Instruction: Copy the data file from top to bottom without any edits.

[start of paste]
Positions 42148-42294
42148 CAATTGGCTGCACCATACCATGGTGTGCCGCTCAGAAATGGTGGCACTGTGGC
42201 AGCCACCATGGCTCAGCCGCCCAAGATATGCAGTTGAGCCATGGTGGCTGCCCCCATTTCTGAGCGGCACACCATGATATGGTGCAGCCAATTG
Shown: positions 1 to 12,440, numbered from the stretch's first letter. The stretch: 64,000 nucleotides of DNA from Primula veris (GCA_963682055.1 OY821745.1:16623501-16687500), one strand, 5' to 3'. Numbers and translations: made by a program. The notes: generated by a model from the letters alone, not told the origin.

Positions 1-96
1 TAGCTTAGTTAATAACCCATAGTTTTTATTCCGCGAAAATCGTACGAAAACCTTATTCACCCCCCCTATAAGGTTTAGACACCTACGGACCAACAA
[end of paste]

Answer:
Positions 42148-42294
42148 CAATTGGCTGCACCATACCATGGTGTGCCGCTCAGAAATGGTGGCACTGTGGC
42201 AGCCACCATGGCTCAGCCGCCCAAGATATGCAGTTGAGCCATGGTGGCTGCCCCCATTTCTGAGCGGCACACCATGATATGGTGCAGCCAATTG
Shown: positions 1 to 12,440, numbered from the stretch's first letter. The stretch: 64,000 nucleotides of DNA from Primula veris (GCA_963682055.1 OY821745.1:16623501-16687500), one strand, 5' to 3'. Numbers and translations: made by a program. The notes: generated by a model from the letters alone, not told the origin.

Positions 1-96
1 TAGCTTAGTTAATAACCCATAGTTTTTATTCCGCGAAAATCGTACGAAAACCTTATTCACCCCCCCTATAAGGTTTAGACACCTACGGACCAACAA